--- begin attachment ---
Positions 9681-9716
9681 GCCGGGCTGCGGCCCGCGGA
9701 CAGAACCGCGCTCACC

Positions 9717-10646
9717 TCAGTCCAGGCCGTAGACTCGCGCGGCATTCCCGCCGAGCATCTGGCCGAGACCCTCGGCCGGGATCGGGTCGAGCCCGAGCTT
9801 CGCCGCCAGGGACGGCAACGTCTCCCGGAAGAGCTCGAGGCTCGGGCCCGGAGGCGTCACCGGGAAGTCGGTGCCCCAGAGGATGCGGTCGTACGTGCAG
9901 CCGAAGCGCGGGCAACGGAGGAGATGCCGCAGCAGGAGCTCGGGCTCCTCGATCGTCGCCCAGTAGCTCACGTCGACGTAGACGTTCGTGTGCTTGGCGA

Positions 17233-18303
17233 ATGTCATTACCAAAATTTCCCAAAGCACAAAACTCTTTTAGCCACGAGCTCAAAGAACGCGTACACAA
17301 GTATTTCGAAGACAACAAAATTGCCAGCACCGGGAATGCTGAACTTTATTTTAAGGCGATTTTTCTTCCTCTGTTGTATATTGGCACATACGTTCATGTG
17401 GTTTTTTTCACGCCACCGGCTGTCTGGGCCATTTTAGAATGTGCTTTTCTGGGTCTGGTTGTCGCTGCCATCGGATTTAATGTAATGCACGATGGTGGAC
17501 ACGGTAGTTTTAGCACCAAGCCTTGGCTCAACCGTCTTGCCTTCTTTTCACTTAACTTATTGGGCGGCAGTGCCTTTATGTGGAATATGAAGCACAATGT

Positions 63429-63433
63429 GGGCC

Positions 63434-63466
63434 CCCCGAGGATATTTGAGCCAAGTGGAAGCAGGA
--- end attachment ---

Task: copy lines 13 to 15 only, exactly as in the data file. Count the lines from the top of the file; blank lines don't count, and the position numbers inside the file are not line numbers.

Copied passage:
Positions 63429-63433
63429 GGGCC

Positions 63434-63466